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I am two-thirds of the way through The Fellowship of the Ring and enjoying it immensely. Nonetheless, as I left for work Friday morning I reluctantly set aside Tolkien, stuffed a copy of “Basic Wiring” into my backpack, and spent my bus ride reading not about Aragorn son of Arathorn, but about the installation of flush-mounted jacks. Let this serve as a warning to all who were entertaining the ludicrous notion of buying a home.
I was preparing for the major wiring project I worked on over the weekend. Well, sort of worked on. Actually, Pa-In-Law did most of the work. My chief contribution was to stand behind him, occasionally say things like "Is it true that electricity can shock you?," and look befuddled whenever he asked if I owned specialized tools like "receptacle analyzers" or "screwdrivers."
I should explain. I'm not exactly what you would call a "handy," unless by "handy" you mean "someone who enjoys drinking beer," in which case I'm a freakin' Bob Villa. It's true that I had to maintain a home while serving as a Peace Corps Volunteer, but home repair in San Marcos, Bolivia, generally consisted of taking mud from the ground and using it to spackle the holes in your adobe wall. Now that I'm back in the States -- complete with luxuries like a phone book full of plumbers -- about the most ambitious home improvement project I will voluntarily embark on is feeding the cats.
Pa-In-Law, on the other hand, is one of those guys who can build an entire house from lichen, a superhuman anti-entropy agent whose home repair skills could gain him admittance into the Justice League of America. Case in point: on Saturday morning we went to the hardware store, and, having never patronized this establishment before, he stopped an Aproned Hardware Store Guy to inquire about the wire conduits and the spigots; after that he never had to ask anyone where to find anything, because, knowing the location of the these two items, he was apparently able to triangulate the position of everything else in the store. "Let's see," he'd say, "fluorescent lights are on aisle 7, so mulch must be on 29. Left-hand side."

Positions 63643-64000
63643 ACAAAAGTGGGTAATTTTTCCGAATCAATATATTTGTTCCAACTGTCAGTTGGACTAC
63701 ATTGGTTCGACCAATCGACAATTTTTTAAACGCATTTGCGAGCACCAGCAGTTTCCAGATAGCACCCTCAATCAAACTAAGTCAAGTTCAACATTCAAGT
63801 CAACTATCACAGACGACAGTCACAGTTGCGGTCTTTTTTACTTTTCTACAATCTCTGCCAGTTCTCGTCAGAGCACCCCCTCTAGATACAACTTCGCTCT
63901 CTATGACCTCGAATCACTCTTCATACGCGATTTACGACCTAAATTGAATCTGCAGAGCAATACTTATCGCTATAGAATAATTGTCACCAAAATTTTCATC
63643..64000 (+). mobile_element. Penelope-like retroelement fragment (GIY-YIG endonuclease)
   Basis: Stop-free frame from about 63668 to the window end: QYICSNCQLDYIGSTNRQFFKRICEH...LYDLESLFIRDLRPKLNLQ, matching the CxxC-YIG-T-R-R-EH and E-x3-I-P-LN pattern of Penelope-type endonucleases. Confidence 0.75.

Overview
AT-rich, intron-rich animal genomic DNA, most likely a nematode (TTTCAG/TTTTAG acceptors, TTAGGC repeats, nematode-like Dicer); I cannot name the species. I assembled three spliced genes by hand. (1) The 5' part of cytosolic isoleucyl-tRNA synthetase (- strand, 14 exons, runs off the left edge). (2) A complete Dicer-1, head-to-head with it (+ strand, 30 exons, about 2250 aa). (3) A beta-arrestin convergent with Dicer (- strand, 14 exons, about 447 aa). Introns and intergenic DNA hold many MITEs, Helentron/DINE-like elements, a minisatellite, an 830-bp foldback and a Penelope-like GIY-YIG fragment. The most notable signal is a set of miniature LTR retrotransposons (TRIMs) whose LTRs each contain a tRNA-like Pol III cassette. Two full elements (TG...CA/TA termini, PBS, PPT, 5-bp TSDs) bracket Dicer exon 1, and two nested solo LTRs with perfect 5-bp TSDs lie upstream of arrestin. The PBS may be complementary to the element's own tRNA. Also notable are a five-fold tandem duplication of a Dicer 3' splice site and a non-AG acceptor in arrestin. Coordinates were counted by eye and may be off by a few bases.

The remainder of the weekend was pretty much a blur. Upon our return, Pa-In-Law pried open the main service panel to the house, gestured at the Lovecraftian tangle of tentacles inside, said “I’m sure you know about all this,” and transmorgified into a Tasmanian Devil of electrical work. I’d wander into the house to fetch a grape soda and return to find that he had installed two outlets and drilled a hole into our crawlspace during my absence. He kept referring to "The Code," leaving me to wonder whose code he was talking about -- Morse's? Hammurabi's? -- until I realized he was citing the National Electrical Code from memory.
But I don’t want to give you the impression that he did everything. I held the flashlight sometimes. Also: I hammered.
All in all it was two days of blissful ignorance, minus the bliss. Of course it was understood ahead of time that Pa-In-Law would be doing most of the labor; my role was to observe, assist, and learn from the master. And I did pick up a trick or two. But most of the time I felt like I was trying to learn how to run a four-minute mile by watching Hicham El-Guerrouj in action. Pa-In-Law seemed to take my ineptitude in stride, but I suspect that's because he knows I am a prerequisite for grandchildren. And believe you me, the instant those grandchildren are born I’m going to ship them off to Pa-In-Law's Home Improvement Summer Camp and leave 'em there until they know how to wire a football stadium, to ensure that I never have to look inside my service panel again.Posted on January 20, 2003 to Storytelling